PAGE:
While both sides agree that the economy remains unhealthy, even as they debate what to do about it, there is disagreement over America’s standing in the world after a decade of war.
The debate centers on approach as much as on policy, and in some ways it reverses the critique that Obama leveled against the previous administration. As a candidate in 2008, Obama pledged to repair America’s image abroad, particularly in the Muslim world and among allies in Europe.
Obama believes he has succeeded, in large part by adopting a style of leadership abroad that resembles the one he used as a community organizer on Chicago’s South Side — someone who seeks consensus, works with allies and assembles coalitions to achieve shared goals.
His approach to the Libyan revolution, where he encouraged European allies to take the lead in diplomacy and in the months-long military campaign, typified the role he sees for the United States at a time of fiscal strife at home.
But Romney — and, a day earlier, Texas Gov. Rick Perry — has accused Obama of weak, overly cautious leadership. Their approach, although only generally outlined so far, more closely resembles the Bush administration’s suspicion of international alliances and belief that U.S. military and moral strength should be celebrated, even in parts of the world where the United States remains deeply unpopular.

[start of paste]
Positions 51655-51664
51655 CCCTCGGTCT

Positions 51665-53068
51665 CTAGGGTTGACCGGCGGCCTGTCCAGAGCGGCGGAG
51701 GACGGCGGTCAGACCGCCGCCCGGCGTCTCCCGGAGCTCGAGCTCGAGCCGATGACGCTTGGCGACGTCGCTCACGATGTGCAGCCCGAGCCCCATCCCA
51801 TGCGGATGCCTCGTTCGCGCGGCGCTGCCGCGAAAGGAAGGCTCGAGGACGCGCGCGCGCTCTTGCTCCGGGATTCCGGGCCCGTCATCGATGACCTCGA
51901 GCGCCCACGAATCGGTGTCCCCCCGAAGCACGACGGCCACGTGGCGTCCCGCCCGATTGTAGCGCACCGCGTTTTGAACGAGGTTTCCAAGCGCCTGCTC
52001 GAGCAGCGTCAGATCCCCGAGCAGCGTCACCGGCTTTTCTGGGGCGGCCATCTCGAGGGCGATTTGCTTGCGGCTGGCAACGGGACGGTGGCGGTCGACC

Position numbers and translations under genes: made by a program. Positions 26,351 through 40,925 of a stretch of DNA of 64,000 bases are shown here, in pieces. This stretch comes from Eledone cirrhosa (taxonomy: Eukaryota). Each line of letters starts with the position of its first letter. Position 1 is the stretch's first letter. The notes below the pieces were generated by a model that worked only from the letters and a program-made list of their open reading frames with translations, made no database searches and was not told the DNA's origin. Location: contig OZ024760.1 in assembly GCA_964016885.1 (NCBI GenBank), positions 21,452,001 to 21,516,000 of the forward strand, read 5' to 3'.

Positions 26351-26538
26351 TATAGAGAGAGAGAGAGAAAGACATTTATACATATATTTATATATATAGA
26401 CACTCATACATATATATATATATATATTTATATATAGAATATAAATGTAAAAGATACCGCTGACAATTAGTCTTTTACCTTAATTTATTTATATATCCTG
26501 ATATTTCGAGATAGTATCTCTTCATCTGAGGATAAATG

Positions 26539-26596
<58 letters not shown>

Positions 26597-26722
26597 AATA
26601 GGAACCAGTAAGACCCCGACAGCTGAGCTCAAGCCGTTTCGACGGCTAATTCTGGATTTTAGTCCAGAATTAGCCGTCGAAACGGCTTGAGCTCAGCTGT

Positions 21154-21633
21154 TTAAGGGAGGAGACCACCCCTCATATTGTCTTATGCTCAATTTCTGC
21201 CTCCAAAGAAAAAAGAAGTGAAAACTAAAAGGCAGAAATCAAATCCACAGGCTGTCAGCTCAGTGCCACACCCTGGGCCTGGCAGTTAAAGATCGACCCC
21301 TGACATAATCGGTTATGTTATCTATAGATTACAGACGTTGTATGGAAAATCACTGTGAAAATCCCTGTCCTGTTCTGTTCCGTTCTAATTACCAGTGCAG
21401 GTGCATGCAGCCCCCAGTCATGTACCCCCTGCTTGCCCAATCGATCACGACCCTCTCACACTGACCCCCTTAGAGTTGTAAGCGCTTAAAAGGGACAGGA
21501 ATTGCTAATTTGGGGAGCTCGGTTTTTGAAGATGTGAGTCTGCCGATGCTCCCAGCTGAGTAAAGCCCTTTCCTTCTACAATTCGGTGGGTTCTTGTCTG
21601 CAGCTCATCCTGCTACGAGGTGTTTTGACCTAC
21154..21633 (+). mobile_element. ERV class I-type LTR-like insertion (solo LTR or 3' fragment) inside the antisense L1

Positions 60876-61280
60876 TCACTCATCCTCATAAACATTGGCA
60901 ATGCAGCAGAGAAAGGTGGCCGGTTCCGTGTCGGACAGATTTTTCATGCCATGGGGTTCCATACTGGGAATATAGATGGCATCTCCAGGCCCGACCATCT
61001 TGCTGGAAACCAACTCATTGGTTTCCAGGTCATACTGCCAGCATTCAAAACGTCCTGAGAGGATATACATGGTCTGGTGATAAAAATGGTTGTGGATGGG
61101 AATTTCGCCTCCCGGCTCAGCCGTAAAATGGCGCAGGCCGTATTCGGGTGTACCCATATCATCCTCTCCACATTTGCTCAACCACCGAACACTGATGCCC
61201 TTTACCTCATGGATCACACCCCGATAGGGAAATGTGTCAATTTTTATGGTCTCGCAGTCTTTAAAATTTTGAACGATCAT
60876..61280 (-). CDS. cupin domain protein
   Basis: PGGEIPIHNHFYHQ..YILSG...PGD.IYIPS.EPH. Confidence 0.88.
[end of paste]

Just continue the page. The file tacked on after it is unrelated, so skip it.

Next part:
“Have we ever had a president who was so eager to address the world with an apology on his lips and doubt in his heart?” Romney told a convention of the Veterans of Foreign Wars in San Antonio. “He seems truly confused not only about America’s past but also about its future.”
In his 17-minute speech, Romney offered the clearest outline of his views on foreign affairs since launching his second presidential bid in June. He told nearly 1,000 veterans assembled at the cavernous Henry B. Gonzalez Convention Center that “we are united not only by our faith in America, but also our concern for America.”
“Unfortunately, when we look around the world today, we see a muddled picture of America’s foreign policy and our power,” he said.
In his own remarks Tuesday at the American Legion convention in Minneapolis, Obama portrayed the 2 million American troops who have served in Iraq and Afghanistan as a “9/11 generation” whose “astonishing record of achievement” has helped reshape the globe as a freer, safer place. He compared them to America’s beloved “greatest generation” that served in World War II.
Obama told 6,000 Legion veterans, dressed in blue blazers and military-style caps with service pins, that the 30,000 additional troops he ordered to Afghanistan in 2009 drove the Taliban from its safe havens. And he mentioned a clear victory for his counterterrorism policy.